One year ago on Round and Square (24 April 2011)—Durkheim & Mauss Primitive Classification
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|[a] Morning in Taiwan RF|
I encourage readers of Round and Square to follow these posts whether or not they read Chinese. It is clear enough where I begin speaking to language learners (the section called "Language Notes" at the end). Everything else, with the exception of the actual Chinese text, can be understood by anyone who takes the time to think about what an entire education from the ground up might be like. The introduction to this series explains these matters thoroughly, and will be posted soon. In the meantime, take a look at how first-graders (for that is where we begin) started to read their world in Taiwan a generation ago. This is "textbooks from history," and there is much to learn.
Now that's culture (and language).
2—Good Morning, Mother
My wonderful mother always gets up early.
Good morning, mother. You are the best，
My wonderful mother—no one can compare.
二 你 好 我 的 比 不 了
Text in Simplified Chinese (简体字)*
*A simplified text is unthinkable in an ROC worldview. I don't "work" for them, though, and am including it for two reasons. First, an almost disturbingly large number of my students these days can't read traditional characters. This is a travesty, but I acknowledge (grudgingly) the reality. Second, it should be an eye-opener for students on either side of the "simplified/traditional" divide. Just look. Finally, if you want to read anything written before 1950, you need to learn traditional forms. Get over it. It's not political. It's literature...and politics and history. If you can only read simplified forms, you can read what (Mao) wrote, but not what he read. Think about it.
|[b] 你真好 RF|
Never forget that these books are intended to grow a certain kind of young Republic of China citizen. The fact that the nuclear family dominates in these early texts is unmistakable. While it could be argued that this reflects the experiential world of the children at this age (without doubt), there is clearly an ideological component, as well. The rhetorical tone has something Americans might recognize as a "Dick and Jane" heterosexual nuclear family unit quality to it, and it weaves its way through all six grades of the elementary school readers (and far beyond, I should note).
The mother-daughter relationship bears mentioning here. The text is brief, but note the family and gender dynamics of the early texts in these first-grade (first semester) readers. There is a fairly conscious balance, even though gender roles (note that the mother has a wash rag in her hands) do not push the interpretive limits very far.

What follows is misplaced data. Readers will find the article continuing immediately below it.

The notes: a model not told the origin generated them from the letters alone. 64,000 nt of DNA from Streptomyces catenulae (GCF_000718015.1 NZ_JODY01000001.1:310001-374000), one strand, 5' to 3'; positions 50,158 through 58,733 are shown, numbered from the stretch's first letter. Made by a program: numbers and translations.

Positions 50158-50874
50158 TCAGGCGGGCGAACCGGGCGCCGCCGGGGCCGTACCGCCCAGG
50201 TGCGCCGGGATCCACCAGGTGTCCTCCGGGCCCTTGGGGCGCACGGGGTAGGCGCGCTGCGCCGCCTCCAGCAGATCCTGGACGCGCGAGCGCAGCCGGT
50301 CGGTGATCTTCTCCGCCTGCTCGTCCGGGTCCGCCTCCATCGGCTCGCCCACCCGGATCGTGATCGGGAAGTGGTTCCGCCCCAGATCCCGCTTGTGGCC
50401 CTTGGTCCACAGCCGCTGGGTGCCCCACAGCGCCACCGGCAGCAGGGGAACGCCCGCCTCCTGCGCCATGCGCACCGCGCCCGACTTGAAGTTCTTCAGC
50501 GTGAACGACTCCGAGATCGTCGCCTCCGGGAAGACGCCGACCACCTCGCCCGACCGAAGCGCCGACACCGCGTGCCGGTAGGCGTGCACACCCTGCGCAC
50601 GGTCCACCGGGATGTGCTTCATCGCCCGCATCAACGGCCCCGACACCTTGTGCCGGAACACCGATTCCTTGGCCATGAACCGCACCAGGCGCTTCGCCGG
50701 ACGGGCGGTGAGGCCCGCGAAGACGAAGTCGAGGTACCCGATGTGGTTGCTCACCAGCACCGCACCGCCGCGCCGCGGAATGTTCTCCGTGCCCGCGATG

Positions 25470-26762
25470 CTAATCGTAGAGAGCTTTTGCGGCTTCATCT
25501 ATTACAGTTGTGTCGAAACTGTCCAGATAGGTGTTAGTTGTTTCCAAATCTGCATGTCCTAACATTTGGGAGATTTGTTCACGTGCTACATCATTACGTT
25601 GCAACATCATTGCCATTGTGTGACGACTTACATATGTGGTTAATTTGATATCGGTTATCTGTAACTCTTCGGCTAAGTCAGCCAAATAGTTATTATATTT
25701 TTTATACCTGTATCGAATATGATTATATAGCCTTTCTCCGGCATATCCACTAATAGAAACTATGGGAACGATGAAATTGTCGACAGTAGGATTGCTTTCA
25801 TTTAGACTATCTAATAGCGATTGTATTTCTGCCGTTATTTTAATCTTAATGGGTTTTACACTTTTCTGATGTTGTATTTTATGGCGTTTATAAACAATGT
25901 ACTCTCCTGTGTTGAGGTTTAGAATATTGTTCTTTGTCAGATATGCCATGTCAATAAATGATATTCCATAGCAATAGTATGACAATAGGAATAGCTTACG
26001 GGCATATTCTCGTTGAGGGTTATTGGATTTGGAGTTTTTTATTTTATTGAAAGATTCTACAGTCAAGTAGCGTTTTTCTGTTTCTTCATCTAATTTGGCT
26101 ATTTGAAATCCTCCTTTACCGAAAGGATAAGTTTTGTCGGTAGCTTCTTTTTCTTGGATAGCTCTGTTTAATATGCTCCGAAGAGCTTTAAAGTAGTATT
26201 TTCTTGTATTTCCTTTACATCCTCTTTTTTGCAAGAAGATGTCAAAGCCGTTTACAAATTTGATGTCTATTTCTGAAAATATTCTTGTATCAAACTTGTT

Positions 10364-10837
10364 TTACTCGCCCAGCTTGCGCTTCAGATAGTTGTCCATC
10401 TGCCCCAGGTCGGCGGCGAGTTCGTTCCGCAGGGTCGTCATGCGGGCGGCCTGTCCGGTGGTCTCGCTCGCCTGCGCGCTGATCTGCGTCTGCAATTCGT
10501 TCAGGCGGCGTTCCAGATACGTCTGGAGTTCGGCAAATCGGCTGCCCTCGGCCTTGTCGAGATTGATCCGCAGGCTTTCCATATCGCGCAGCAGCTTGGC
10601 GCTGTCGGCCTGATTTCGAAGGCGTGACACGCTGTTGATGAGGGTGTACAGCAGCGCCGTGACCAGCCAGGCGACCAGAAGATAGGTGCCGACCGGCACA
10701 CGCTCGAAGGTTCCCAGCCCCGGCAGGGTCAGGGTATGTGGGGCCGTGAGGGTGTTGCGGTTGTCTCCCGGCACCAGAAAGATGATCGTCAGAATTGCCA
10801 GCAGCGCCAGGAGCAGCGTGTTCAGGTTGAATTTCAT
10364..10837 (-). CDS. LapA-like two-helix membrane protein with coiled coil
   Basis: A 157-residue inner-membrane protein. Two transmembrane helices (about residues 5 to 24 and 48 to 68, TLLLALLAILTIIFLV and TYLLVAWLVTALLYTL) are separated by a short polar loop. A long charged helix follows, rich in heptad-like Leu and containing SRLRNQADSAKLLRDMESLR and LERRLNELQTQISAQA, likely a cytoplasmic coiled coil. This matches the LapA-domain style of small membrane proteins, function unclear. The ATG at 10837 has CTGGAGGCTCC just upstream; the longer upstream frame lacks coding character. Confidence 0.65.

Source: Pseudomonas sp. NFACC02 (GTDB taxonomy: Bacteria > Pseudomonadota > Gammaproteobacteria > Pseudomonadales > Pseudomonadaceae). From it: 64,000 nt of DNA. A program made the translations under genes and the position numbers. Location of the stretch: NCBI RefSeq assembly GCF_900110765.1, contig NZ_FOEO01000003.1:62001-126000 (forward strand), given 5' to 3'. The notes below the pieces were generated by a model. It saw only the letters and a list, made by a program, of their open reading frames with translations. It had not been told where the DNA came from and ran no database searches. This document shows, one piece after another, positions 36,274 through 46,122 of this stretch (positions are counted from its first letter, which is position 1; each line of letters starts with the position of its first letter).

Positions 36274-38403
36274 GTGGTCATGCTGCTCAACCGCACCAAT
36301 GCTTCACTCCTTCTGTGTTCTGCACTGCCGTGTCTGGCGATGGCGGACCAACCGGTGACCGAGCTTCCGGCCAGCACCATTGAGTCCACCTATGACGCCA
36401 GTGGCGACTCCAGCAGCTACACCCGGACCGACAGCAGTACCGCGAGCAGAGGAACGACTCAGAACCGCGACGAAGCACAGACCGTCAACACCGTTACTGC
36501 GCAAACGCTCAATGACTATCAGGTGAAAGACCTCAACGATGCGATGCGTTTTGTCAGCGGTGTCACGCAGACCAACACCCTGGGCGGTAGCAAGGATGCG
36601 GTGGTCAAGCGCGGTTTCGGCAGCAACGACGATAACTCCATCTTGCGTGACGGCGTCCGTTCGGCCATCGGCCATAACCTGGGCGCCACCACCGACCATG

As for language-and-culture, let's take the obvious translation issue (this is relevant whether or not you know Chinese). The characters 媽媽 are read "mama." I have translated them as "mother." This was not a difficult decision for me. I interpret the phrasing as personal and familial, but have regarded the tone of the text as formal. I could have written "mama" in English, but it didn't seem to fit the picture or the rhetorical setting for these first few texts. There is room for interpretation here, as there is with translations of 好. I have rendered those as "best" and "wonderful," depending on the situation. I am open to the variations, but these "felt right" for me after living with these texts, in a manner of speaking, for a quarter century.
|[c] The cultural (m)other RF|
We start with the most basic of grammatical patterns. It is hard to beat "媽媽早" for simplicity. Even the next sentence (媽媽你真好) is fairly basic, but it at least has a modifier thrown in—Mama...you are really great. If this were a slower course, it might read 媽媽早，媽媽好. O.k., or not...
It gets a little bit more complicated from there, but never forget that every schoolchild knows all of this already, since she learned to speak, usually at home, in her first five years. Note the way in which the textbook writers use variations on 好. Now we have 我的好媽媽—my wonderful mother. After that, we echo the first text, which speaks to the virtues of getting up early. So mother gets up early every day (天天起得早). The beginning of the last couplet (as it were) repeats the possessive use of in a family relationship (我的好媽媽)...before the blockbuster.
Yup, we end with "My ethereal mother, who could compare to likes of thee?" Sort of. The last five characters are worth pondering, especially if you are a little fuzzy on some of the more idiomatic constructions in Mandarin Chinese (which, at least in my day, were not covered very deeply by the first- and second-year textbooks). 誰也比不了 is a phrase you had better learn if you plan to live in Chinese. It is everywhere—like katakana in Japan. The only "easy" issue for the beginner is the first character, 誰 ("who"). Most non-native speakers do not automatically think to include 也 (also). The phrase 比不了 just needs to be memorized. Period. If you don't, it will haunt you to the end of your language-studying days. It is a slippery little fish, so don't assume that one translation will hold in all cases. We'll hook 'em as we see 'em in this series, but pay attention.
What could compare to that? Nothing compares to that.
|[d] 誰也比不了 RF|